Aligning compensation up and down the organization is one way to do this.  As a matter of fact, there are many that would tell us that it’s the ONLY way to truly align an organization to accomplish greatness.  But no matter how it’s done, you’ve got to start with “why.”

MISS #2: Expecting your initiative will be seen as your team’s initiative.  Help your employees see the personal benefit in achieving the initiative.  Compensate and reward teams for successfully executing the initiative.  If there isn’t a benefit for them…well–you get what you give.


Attracting the Best Employees

People don’t want a job.  They want a purpose, a challenge, ways to advance and add skills, and achieve their financial goals.

So then why do companies advertise for jobs this way?

“We’re looking for employees in the our new market.  Acme is a national leader with 127 locations servicing 23 states employing 10,000 people.  We carry the leading brands of widgets and were named #2 on the biggest company list in our industry in 2016.”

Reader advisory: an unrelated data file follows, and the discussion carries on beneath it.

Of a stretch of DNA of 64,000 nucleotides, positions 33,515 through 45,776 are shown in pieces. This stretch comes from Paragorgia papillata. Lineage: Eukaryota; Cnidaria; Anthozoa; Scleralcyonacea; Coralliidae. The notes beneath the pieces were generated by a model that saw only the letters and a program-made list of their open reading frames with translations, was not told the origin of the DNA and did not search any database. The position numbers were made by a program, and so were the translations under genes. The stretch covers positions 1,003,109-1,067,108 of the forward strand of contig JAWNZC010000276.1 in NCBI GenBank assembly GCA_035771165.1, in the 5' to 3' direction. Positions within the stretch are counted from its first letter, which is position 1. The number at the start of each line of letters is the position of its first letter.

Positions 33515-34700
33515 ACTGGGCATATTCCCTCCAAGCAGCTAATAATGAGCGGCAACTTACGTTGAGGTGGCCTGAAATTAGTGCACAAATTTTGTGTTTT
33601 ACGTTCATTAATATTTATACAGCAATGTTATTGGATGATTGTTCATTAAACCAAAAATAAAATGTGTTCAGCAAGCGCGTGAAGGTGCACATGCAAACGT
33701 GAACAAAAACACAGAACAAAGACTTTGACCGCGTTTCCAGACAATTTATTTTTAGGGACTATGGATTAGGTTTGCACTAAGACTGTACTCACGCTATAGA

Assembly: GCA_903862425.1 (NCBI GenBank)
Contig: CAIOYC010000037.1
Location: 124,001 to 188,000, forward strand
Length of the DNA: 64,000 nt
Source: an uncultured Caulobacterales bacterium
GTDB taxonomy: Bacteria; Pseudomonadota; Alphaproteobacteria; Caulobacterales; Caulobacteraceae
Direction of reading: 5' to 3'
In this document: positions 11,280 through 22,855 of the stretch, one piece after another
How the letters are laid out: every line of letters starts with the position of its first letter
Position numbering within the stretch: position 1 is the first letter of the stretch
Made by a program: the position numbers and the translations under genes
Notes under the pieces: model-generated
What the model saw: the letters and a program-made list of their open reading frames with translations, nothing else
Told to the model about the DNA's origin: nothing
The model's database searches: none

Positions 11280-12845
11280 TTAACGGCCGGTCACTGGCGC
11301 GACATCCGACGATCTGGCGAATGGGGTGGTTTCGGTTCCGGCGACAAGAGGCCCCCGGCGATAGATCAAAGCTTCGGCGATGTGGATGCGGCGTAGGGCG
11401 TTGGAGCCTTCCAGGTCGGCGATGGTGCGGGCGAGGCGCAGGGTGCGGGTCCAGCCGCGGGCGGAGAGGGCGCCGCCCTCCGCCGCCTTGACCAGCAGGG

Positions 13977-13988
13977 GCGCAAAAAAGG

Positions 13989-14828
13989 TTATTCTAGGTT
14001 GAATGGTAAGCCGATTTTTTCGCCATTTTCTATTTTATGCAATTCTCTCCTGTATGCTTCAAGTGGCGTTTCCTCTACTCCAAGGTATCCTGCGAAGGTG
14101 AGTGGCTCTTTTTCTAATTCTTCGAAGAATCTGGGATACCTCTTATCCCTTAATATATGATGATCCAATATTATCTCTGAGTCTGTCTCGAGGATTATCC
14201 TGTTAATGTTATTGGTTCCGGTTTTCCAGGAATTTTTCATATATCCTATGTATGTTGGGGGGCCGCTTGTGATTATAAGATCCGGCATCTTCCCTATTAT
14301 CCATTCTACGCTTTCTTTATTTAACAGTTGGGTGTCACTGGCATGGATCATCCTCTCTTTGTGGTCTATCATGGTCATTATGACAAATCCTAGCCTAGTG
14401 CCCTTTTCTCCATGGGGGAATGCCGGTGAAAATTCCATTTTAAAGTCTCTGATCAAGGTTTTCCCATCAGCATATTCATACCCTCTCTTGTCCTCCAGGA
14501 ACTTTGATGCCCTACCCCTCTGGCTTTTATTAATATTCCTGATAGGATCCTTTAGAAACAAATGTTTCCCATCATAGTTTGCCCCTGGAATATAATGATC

Where do I sign up?

Here once again is an idea from Sinek, this time on creating a realistic picture of the position you need filled so that you’ll attract the right people for the job.

Hiring managers…it’s about the employees—not the company.  Start with “why” and paint a compelling picture of what your company does from a “contribution to the world” standpoint.  Same as you’d do in sales—make it about the customer.

MISS #3: Focusing exclusively on “what” instead of “why” when attempting to attract new talent. Tell a truthful and inspiring story about your mission, your company’s vision and mission, and what’s in it for the candidate.


Hitting Top and Bottom Line Numbers